Craig Handy, Craig Handy & 2nd Line Smith (OKeh)
Saxophonist Craig Handy took an interesting journey on this, his first recording as a leader in 14 years. With an organ and a guitar both part of his working band, he decided to focus on the songbook of B-3 organ great Jimmy Smith, and recast it with the funky second-line groove from New Orleans. Smith’s helpers here include Kyle Koehler on B-3, Matt Chertikoff on guitar, Clark Gayton on sousaphone, and three New Orleans drummers: Ali Jackson, Jason Marsalis and Herlin Riley. Trumpeter Wynton Marsalis adds his growling horn sound to Muddy Waters’ hit “Got My Mojo Working,” which also features Clarence Spady on vocals. It is a session highlight, along with Handy & Co.’s takes on “Organ Grinder’s Swing,” the dirge-like ballad “I Almost Lost My Mind” and Stanley Turrentine’s “Minor Chant.” Singer Dee Dee Bridgewater is featured on “On The Sunny Side of the Street.” If you loved Jimmy Smith, love the B-3 sound in general, or love the Crescent City jazz flavor, check this out. Handy’s band blends them well.
Herb Silverstein, Monday Morning (self-produced)
Sarasota-based ear surgeon Herb Silverstein is also a jazz pianist and composer. His latest CD, Monday Morning, consists of 10 original tunes. His quintet here includes saxophonist Jeff Rupert, guitarist LaRue Nickelson, bassist Richard Drexler and ex-Bill Evans drummer Marty Morell, all of whom are longstanding Florida jazz players and educators. All work here in service to the melody, which is the heart of Silverstein’s fine music. This CD also showcases Nickelson’s swinging and inventive guitar improvisations. Favorite tracks: “Zorro,” ”You’re Almost Right” (a lovely Silverstein-Drexler duet), “Chilly Summer,” the title track, and the sprightly and pleasing “Wish You Were Here.” Also dig the Silverstein-Rupert interplay on the ballad “Just Alone.”
Dave Stryker, Eight Track (Strikezone)One way to bring fresh ears to jazz is to create jazz versions of the great pop tunes. Miles Davis and Herbie Hancock were among the many artists who have done so over the years. Now comes guitarist Dave Stryker who reworked some 1960s and ‘70s pop classics with his organ trio (Jared Gold on B-3 and McClenty Hunter on drums) plus special guest Stefon Harris on vibes. The 10 wide-ranging tracks here include Jimmy Webb’s “Wichita Lineman,” the Fifth Dimension hit “Aquarius,” David Gates’ (Bread) “Make It With You,” Pink Floyd’s “Money,” the Jackson Five’s “Never Can Say Goodbye” The Association’s “Never My Love,” a Curtis Mayfield medley (“Pusherman” and “Superfly”) and Stevie Wonder’s “Superwoman.” In capable hands like these, the tunes take on interesting new life.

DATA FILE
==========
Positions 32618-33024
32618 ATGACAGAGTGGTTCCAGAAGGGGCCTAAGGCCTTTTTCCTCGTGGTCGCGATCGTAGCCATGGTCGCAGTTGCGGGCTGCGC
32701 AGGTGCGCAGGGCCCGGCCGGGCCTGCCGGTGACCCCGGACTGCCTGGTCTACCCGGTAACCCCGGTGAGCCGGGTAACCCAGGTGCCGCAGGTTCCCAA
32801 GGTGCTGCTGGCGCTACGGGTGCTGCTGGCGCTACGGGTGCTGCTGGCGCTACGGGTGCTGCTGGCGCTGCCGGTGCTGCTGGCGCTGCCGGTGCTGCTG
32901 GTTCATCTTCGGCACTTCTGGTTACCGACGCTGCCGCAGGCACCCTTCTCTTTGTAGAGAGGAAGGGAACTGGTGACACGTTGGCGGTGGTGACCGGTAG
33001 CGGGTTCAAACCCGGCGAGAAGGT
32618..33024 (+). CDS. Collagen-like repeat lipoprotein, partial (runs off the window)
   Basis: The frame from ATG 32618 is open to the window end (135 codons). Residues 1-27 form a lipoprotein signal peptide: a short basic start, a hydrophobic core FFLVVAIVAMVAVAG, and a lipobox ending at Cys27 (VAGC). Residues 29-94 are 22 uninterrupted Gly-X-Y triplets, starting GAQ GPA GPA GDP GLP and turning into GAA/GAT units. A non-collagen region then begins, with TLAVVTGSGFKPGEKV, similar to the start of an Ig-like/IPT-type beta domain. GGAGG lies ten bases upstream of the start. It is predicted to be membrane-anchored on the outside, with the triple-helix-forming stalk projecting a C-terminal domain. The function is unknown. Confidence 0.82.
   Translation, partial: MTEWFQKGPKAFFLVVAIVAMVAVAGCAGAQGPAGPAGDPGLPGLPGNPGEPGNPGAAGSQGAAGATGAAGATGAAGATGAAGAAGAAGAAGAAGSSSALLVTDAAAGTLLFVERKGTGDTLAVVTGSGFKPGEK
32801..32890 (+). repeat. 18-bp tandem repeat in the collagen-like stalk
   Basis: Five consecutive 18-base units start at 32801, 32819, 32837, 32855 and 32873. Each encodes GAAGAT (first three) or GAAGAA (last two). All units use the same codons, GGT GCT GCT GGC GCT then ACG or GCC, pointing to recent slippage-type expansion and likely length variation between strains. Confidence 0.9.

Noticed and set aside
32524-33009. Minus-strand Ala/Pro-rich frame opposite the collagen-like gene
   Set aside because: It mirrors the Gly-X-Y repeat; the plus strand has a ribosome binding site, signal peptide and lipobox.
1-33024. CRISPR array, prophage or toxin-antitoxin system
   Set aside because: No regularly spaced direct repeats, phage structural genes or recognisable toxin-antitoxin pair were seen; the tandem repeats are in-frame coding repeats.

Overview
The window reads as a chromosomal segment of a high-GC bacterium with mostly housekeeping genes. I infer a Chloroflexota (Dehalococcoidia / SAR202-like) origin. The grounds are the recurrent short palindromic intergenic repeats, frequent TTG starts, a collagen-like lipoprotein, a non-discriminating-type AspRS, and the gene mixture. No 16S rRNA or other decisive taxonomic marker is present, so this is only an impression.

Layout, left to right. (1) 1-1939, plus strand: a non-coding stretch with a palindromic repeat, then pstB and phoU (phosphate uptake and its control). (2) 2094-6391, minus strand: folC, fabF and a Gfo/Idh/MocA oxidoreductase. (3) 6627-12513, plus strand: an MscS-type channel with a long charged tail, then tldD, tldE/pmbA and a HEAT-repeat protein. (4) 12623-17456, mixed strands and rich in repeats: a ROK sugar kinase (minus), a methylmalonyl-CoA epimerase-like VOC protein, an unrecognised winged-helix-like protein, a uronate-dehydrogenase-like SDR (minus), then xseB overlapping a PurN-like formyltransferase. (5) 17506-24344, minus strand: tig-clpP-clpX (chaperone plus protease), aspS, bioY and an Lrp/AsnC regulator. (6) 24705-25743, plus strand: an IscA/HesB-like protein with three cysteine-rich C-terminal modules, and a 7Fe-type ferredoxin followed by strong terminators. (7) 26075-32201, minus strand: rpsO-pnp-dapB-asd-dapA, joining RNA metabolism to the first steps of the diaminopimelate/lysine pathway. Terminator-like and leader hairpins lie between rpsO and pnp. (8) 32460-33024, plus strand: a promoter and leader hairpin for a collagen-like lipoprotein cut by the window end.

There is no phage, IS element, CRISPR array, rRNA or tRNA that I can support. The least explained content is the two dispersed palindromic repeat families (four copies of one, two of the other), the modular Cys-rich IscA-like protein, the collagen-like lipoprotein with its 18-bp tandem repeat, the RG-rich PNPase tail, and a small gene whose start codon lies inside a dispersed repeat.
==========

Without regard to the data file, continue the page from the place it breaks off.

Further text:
Helen Sung, Anthem for a New Day (Concord Jazz)Pianist Helen Sung has come a long way since she was a member of the inaugural class of the Thelonious Monk Institute of Jazz Performance, then based in Boston, back in 1996. Her label debut for Concord Jazz shows the Houston native to be a fully formed, adventurous and wide-ranging pianist and bandleader. Her sextet on this, her sixth recording as a leader, includes tenor saxophonist Seamus Blake, trumpeter Ingrid Jensen, bassist Reuben Rogers, drummer Obed Calvaire and percussionist Samuel Torres. Violinist Regina Carter, clarinetist Paquito D’Rivera and saxophonist John Ellis also appear on one or two tracks apiece. Favorite track: the openers, “Brother Thelonious,” recast and re-energized since its commissioning as a theme song for the Brother Thelonious Belgian-style ale made in northern California; and the piano, clarinet and rudimentary percussion version of Chick Corea’s invigorating “Armando’s Rhumba.” The Monk connection continues later on the CD when the band worked out on Sung’s re-arrangement of “Epistrophy.” The title track shows off Sung’s edgy adventurous spirit.
Volcán, Volcán (5Pasion)This band consists of four Latin jazz all-stars: bassist Jose Armando Gola, drummer Horacio “El Negro” Hernandez, conguero Giovanni Hidalgo and pianist Gonzalo Rubalcaba, Volcán was recorded in Miami and released on Rubalcaba’s 5Pasion label. The band explores three Rubalcaba originals and adds fresh takes on material by Chucho Valdés, Dizzy Gillespie, and Brazilian composers João Bosco and Chico Buarque. Favorite tracks: Rubalcaba’s “Volcan Durmiente” and the band’s instrumental version of Bosco’s “Corsario.” (There’s also a version with vocals from Maridalia Hernandez.) Notable for a very different reason: the band’s propulsive take on Barque’s catchy “Ano Novo.” Its melody sounds very similar to Daft Punk’s recent Grammy-winning hit “Get Lucky.” Barque wrote “Ano Novo” in 1967. Hmmm…. Check it out.
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